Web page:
Carols about the birth of Jesus sung by the sweet choral voices of children, special decorations, scary superstitions, and painstakingly-made cakes all make up part of Greece’s many Christmas traditions.
Many of these are similar, if not the same, nationwide but celebrated with different variations, depending on what cultural influences each location has been affected by over the centuries.
Many of the traditions that continue to be honoured today root back to generations upon generations ago of Greeks from islands, villages and cities alike.
Preparing the Christ-bread involves a ritual that is considered almost sacred and in the old days was made by traditional housewives with ultimate reverence, sometimes while saying a prayer.
Patiently they kneaded a dough using a special type of yeast, which in some recipes contained dried basil.
In some parts of the country, they also added rosewater, sesame seeds, honey, cinnamon, and cloves.
A piece of dough is kept aside for making a cross at the centre of the ‘bread’, which is then ‘engraved’ with designs like flowers, symbols of abundance or animals relevant to the family (for example sheep for a shepherd’s home).
On Christmas Eve the family gathered around the bread to carve it and exchange wishes. In Ithaka, the Christ-bread was traditionally narrow, while in some parts of Drama a small round loaf would be attached and baked on top of a larger round loaf, one symbolizing the cave in which Christ was born and another Christ himself.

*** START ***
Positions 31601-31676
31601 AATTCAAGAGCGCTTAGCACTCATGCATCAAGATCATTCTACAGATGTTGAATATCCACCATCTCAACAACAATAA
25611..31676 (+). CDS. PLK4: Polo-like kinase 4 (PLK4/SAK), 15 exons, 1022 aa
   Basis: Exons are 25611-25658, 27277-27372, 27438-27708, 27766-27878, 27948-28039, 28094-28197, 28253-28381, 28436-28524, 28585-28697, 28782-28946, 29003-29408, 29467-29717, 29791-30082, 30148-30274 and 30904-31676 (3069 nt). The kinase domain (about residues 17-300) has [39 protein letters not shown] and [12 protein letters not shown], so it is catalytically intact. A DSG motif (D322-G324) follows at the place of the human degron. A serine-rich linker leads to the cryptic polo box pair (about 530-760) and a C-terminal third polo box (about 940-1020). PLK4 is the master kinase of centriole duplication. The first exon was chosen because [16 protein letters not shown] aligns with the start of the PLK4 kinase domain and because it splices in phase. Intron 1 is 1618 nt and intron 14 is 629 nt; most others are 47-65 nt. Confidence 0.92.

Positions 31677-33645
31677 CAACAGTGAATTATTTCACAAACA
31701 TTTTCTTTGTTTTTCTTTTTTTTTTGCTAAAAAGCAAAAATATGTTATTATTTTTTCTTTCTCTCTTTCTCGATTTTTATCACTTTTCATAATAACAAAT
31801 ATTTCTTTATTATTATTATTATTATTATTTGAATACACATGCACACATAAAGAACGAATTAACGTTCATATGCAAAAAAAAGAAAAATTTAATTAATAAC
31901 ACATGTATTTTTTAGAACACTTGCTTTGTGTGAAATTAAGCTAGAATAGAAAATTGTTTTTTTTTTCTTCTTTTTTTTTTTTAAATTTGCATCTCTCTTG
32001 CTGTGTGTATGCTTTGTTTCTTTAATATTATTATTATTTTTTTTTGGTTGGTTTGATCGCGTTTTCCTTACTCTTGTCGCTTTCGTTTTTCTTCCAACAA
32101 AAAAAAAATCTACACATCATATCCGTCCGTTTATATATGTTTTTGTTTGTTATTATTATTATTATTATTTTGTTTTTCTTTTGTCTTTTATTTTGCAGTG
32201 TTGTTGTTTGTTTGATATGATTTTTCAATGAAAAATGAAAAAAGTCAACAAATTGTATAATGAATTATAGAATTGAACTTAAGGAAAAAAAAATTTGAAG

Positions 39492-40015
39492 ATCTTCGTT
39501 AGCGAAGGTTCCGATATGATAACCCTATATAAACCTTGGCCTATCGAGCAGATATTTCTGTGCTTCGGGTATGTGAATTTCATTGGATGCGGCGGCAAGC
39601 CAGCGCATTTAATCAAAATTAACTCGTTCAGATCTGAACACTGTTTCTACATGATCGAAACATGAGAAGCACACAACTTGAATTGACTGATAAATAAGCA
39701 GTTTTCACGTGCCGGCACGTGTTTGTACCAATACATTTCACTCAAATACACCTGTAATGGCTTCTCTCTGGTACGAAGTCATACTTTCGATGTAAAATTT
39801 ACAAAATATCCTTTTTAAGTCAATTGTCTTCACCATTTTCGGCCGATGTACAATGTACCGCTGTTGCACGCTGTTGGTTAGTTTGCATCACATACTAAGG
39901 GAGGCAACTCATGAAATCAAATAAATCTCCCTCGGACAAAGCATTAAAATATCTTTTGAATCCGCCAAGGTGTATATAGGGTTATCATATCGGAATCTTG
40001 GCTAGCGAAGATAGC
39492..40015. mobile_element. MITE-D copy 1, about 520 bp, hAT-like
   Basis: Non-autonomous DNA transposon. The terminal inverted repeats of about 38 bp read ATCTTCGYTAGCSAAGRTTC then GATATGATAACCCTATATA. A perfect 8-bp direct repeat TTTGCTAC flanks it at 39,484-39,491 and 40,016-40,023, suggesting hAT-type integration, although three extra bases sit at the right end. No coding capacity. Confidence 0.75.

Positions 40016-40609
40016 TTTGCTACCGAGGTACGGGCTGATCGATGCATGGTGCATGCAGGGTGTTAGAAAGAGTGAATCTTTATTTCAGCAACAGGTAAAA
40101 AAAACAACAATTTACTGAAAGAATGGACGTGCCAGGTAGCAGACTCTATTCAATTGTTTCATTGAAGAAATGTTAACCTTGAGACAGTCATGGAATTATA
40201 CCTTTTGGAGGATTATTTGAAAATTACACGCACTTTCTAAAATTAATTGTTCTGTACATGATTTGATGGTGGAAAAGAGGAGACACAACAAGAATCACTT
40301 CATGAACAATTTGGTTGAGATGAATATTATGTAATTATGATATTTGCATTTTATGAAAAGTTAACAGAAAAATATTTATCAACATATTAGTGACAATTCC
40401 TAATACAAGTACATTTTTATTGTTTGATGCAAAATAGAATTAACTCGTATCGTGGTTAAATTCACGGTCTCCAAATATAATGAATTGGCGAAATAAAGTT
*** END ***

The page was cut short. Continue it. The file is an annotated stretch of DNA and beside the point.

Although widely replaced by the Christmas tree in households throughout the country, Greeks have not forgotten the Christmas boat tradition that roots back way further.
The boat is a symbol for the Christmas and New Year period not only because Greece is a seafaring country but because it represents travelling into a new direction blessed by the birth of Christ.
Fifty years ago almost every household in Greece featured a Christmas boat at this festive time of year, and one can still see it lit up today, but mainly in island village homes.
The custom of decorating the Christmas tree was introduced to Greeks during the rule of King Otto in 1833 when a tree at the Royal Palace was decorated for the populace to admire. It wasn’t until the post-WWII period however that Greeks began to imitate this custom on a widespread level.
The tree’s traditional predecessor was the “Christ branch”, a very thick, sturdy log – usually from a pear, wild cherry or a thorny tree (thorny trees were favoured because their spikes were thought to keep demons away), or even pine or olive as more commonly used in northern Greek villages.
The selected log would be placed in the fireplace and with all the family gathered around, lit on Christmas Eve. The aim was to let it burn until Epiphany Day (January 6th).
There were two reasons for this custom: one was that it was a symbol of providing warmth and light to baby Christ and his mother the Virgin Mary in the cold, dark cave where he was born; the second was that the fire would keep the naughty, wicked kalikantzaroi out of the house.
After the log had disappeared into ashes the woman of the house would traditionally gather them and spread them all around the outside of the house and on any farmland they owned to protect the family and their home from evil.